“I would try to stop him” my friend replied.

“How?  If you had a gun would you shoot him?” I asked.

“Of course . . . who wouldn’t” he answered rhetorically.

“How is an abortionist’s execution of unborn children any different from murdering newborn children with a gun?  Why shouldn’t we try to stop them . . . just because something is illegal doesn’t mean that it’s wrong Johnny.  Why don’t we do something?”

Johnny just looked at me.  After a minutes thought he said “If you ever want to do something – really do something, give me a call”

Thankfully, we never did anything.

I remember another specific time that I found a short article in the newspaper that sent me scrambling for my Bible – Turkey was planning a series of dams on the Euphrates – a river that was mentioned in Revelations 16:22.  I remembered from reading Hal Lindsay’s The Late, Great Planet Earth that the hordes of the Antichrist were supposed to come across land from the East and I saw this dam as the mechanism that would allow the “Kings of the East” to cross on dry land when the Sixth Angel poured out his Vial of judgment upon the Earth during the Tribulation.  I remember trembling with excitement – I had found one more proof of the veracity of the eschatology that so shaped my youth.   Hands sweating, I read the passage from the pulpit of my church and exulted with my fellow believers in the coming of the end.   Every news clipping, every story of turmoil and pain was one more sign of the apocalypse that we so fervently hoped for.  Our faith demanded it.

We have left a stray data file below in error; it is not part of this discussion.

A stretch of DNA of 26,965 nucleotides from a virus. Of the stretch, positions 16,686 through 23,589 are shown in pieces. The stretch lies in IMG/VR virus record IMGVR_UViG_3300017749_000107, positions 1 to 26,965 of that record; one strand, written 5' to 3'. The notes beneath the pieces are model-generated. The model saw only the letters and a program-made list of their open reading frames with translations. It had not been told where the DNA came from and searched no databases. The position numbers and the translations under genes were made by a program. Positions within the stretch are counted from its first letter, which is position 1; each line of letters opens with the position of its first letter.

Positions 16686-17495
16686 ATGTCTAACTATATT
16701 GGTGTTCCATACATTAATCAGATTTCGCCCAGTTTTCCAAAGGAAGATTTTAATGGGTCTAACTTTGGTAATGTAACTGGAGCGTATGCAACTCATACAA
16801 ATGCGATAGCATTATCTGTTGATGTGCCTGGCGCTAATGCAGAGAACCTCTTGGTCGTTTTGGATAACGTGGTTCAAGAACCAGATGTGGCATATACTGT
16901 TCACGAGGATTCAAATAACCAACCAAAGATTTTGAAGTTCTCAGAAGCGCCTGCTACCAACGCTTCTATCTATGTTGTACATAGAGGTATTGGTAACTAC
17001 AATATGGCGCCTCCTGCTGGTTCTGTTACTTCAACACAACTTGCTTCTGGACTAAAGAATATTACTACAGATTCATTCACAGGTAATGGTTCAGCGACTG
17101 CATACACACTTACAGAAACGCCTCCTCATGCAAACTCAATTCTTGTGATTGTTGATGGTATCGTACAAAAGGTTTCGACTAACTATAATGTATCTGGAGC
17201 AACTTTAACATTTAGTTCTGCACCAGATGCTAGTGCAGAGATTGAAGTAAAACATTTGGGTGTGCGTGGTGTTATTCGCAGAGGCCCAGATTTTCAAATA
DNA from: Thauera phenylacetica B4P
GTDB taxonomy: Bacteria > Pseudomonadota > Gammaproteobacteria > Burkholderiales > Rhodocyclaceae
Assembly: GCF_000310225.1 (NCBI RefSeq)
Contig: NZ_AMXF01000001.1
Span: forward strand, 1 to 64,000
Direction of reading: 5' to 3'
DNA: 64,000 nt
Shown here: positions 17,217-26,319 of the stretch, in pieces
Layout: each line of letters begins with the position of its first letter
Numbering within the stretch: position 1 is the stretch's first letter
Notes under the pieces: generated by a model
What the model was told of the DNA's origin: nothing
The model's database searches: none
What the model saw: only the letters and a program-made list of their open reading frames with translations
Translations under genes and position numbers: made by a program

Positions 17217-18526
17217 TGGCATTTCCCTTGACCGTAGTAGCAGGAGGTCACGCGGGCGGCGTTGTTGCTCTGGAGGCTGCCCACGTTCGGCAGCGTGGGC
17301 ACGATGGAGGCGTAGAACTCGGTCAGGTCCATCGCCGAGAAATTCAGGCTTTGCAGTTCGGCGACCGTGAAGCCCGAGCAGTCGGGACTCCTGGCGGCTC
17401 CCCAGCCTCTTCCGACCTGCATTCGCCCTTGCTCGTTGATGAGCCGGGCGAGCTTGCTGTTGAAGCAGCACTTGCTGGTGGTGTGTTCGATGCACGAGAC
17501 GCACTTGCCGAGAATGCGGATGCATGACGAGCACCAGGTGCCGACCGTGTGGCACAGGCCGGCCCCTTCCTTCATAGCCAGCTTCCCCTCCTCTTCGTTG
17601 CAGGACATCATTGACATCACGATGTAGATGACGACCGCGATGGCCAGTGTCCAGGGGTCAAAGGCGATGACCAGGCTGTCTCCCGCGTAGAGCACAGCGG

Finding God’s purpose for my life was an obsession.  There was a constant undercurrent of internal pressure to discover precisely what we were created to accomplish – our great work to press forward the mission of the Kingdom of God.  The idea of a “normal life” was not included in this – our models were the Apostle Paul, Russian Bible smugglers, and of course the characters of C.S. Lewis.   We were looking for an adventure that would connect us back to the great events of the Bible; we wanted to win the world for Christ.  Our youth leader studied the bible with us and purchased books for us to read that would increase our faith – garbage in/garbage out was our motto, so we tried to avoid “worldly” knowledge and filled ourselves with the knowledge of Christ and His teachings.

I remember one book that we read especially clearly.  Like a Mighty Wind by Mel Tari chronicled the miraculous events that were taking place in the revivals of Indonesia – the dead were being raised, the sick were being healed, the lame were leaping with joy.  We so desperately wanted to experience a “revival” of God’s power.  As Evangelicals and Pentecostals, we fervently believed in miracles and the miraculous.  After all, didn’t God create the entire Universe in six literal days by His word alone?  If He could do that, anything was possible.